The starting point of Route 66 is the intersection of Michigan Avenue and Jackson Boulevard in Chicago. It continues westward from Chicago to Santa Monica through 9 states, 3 time zones and 2,448 miles.

This is the ultimate American road trip through America's heartland. Immortalized in folklore, cinema and song, Route 66 has become an iconic symbol of the great American road.

Route 66 is the most famous road in the world, from Chicago to Los Angeles. The normal drive time takes 14 to 20 days, depending on the number of stops along the way. Route 66 has many destinations to enjoy.

Route 66, the Longest Attraction in America!

Route 66 has been the path of migrants, dreamers, desperadoes and an entire generation of vacationers discovering the way west. For the tour of a lifetime, follow the legendary Route 66 from Chicago to Santa Monica, CA. See the many sights along the way. Historic neon signs still glow on old Route 66.

Along the way you can sing the song "Get your kicks on Route 66!" The Old Route 66 western terminus is at the edge of the Pacific Ocean in Santa Monica, on a palm-lined bluff a few blocks north of the city’s landmark pier.

Thousands of visitors from around the globe travel America’s Main Street each year to uncover the legend of Route 66 and discover the real America both historic and modern places to see and things to do.

 
Route 66 Destinations - Historic and Modern

Illinois Route 66 begins at the corner of Lake Shore Drive and Jackson Boulvard in the heart of Chicago. There is a "BEGIN Historic Route 66" sign at the corner. Originally it began at Jackson Boulevard and Michigan Avenue in the heart of Chicago but was moved in 1933.

Route 66 heads diagonally across the state over 300 miles of Illinois from Chicago to St. Louis. You will enjoy large cities at each end and pleasant rural scenery in between. Much of Route 66 has been taken over by I-55 but you can still find sections of the original highway along they way. More ...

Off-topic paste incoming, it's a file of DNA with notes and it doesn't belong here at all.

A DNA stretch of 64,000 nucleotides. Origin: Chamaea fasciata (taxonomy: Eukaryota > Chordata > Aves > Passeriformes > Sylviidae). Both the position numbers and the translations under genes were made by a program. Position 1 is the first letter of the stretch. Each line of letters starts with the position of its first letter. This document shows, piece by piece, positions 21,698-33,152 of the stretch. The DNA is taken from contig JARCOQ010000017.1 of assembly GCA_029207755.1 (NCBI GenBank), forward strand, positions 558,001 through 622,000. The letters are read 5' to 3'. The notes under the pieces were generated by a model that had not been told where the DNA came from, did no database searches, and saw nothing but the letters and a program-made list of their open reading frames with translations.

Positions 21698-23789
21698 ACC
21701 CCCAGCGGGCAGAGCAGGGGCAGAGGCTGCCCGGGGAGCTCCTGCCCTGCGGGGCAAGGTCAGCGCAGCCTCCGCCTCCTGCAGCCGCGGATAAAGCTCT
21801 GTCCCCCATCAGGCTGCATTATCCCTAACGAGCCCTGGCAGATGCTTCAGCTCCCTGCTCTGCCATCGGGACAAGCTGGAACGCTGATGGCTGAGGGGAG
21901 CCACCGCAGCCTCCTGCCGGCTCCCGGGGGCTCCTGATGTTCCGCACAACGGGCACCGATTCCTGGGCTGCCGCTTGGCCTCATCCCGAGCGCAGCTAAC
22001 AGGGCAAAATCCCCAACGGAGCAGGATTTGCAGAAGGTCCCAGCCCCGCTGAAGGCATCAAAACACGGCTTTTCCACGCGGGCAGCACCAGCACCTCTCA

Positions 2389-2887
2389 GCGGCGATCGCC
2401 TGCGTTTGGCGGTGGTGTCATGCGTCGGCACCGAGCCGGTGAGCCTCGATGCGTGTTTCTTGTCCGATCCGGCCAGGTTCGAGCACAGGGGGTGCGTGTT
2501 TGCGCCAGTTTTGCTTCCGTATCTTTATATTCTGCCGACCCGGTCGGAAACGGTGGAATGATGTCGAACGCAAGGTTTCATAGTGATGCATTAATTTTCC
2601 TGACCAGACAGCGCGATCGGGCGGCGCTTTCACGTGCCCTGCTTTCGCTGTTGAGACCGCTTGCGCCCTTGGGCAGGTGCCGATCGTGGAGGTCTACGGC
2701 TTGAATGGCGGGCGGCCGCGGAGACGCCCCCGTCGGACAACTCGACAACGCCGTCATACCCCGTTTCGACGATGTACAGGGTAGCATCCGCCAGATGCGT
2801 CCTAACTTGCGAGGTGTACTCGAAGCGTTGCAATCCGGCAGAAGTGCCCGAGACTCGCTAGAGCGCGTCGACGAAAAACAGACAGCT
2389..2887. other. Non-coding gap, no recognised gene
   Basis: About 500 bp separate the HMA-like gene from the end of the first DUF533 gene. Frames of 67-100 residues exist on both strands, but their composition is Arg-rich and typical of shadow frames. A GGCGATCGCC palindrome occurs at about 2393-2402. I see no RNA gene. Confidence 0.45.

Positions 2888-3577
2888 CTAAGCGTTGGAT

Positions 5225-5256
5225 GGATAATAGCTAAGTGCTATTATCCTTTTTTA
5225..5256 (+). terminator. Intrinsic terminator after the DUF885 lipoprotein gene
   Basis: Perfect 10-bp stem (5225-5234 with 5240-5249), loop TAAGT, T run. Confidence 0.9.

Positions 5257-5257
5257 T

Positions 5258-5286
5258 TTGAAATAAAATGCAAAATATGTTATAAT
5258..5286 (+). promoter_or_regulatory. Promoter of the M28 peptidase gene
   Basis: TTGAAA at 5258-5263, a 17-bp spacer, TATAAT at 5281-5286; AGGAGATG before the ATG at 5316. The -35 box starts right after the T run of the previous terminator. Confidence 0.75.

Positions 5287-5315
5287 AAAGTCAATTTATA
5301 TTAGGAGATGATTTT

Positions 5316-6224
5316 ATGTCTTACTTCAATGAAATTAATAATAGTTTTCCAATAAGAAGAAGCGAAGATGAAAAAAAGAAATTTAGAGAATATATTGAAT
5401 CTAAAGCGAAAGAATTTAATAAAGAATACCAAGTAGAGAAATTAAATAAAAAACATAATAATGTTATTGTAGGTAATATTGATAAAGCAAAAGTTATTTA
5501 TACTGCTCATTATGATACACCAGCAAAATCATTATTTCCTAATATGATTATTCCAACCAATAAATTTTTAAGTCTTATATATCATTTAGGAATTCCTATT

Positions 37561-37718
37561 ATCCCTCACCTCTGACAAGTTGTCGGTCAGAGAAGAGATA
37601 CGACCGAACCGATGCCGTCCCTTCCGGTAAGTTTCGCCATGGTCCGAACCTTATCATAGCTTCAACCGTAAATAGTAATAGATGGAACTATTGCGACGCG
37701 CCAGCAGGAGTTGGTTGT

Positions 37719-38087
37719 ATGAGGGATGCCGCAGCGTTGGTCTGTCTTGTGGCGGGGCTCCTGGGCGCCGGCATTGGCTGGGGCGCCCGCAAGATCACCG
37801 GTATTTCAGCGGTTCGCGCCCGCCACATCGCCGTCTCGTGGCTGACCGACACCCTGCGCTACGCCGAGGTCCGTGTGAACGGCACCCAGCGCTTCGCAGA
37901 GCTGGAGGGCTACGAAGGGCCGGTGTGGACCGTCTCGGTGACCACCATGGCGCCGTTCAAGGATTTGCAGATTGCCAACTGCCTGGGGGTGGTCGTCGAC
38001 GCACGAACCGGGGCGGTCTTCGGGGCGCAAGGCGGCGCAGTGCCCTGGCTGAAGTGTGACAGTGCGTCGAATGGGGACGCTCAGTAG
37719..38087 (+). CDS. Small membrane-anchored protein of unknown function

Missouri Route 66 has much to offer with many historic and modern destinations as you travel through the state. Our listings are primarily of interest to adults but families can have lots of fun with hiking, camping, hunting & fishing, parks, corn mazes, county and state fairs, hayrides and pumpkin patches. More ...

 

Kansas Route 66 - The short ribbon of the Mother Road through Kansas is the shortest of any state at just 13.2 miles More ...

 

Oklahoma Route 66 - You can get your kicks on more than 400 miles of Route 66 in Oklahoma, the nation's longest driveable stretch of Route 66. More ...

 

Texas Route 66 - This part of the Route 66 is a 178 mile stretch of Route 66 history across the panhandle in the northern part of Texas, missing the majority of the state. In early time the area was often known at the "Staked Plains" from early travelers marking their route by driving states in the ground for other to follow. More ...

 

New Mexico Route 66 - Route 66 across New Mexico gives you a great taste of the Land of Enchantment, as the state calls itself on its license plates. There is a variety of landscapes, from beautiful mountain ranges, to sandstone mesas, desert sagebrush, ponderosa pines and ghost towns. More ...

 

Arizona Route 66 - In 1926, some 400 miles of Route 66 passed through Arizona, but very little of it was paved. That changed in 1933, and it was finally completed in 1938.

The longest continuous stretch of Historic Route 66, also called the "Mother Road," remaining in the USA crosses Mohave County for 158 miles. More ...

 

California Route 66 -Route 66 passes through every type of Southern California landscape. Route 66 survives intact almost all the way across the state and is marked for most of its 315 miles by signs declaring it Historic Route 66. Route 66 in California is a road-trip with lots to see and do. more ...

 
 
 
 
 
 
 
 
 
 
 
 
 
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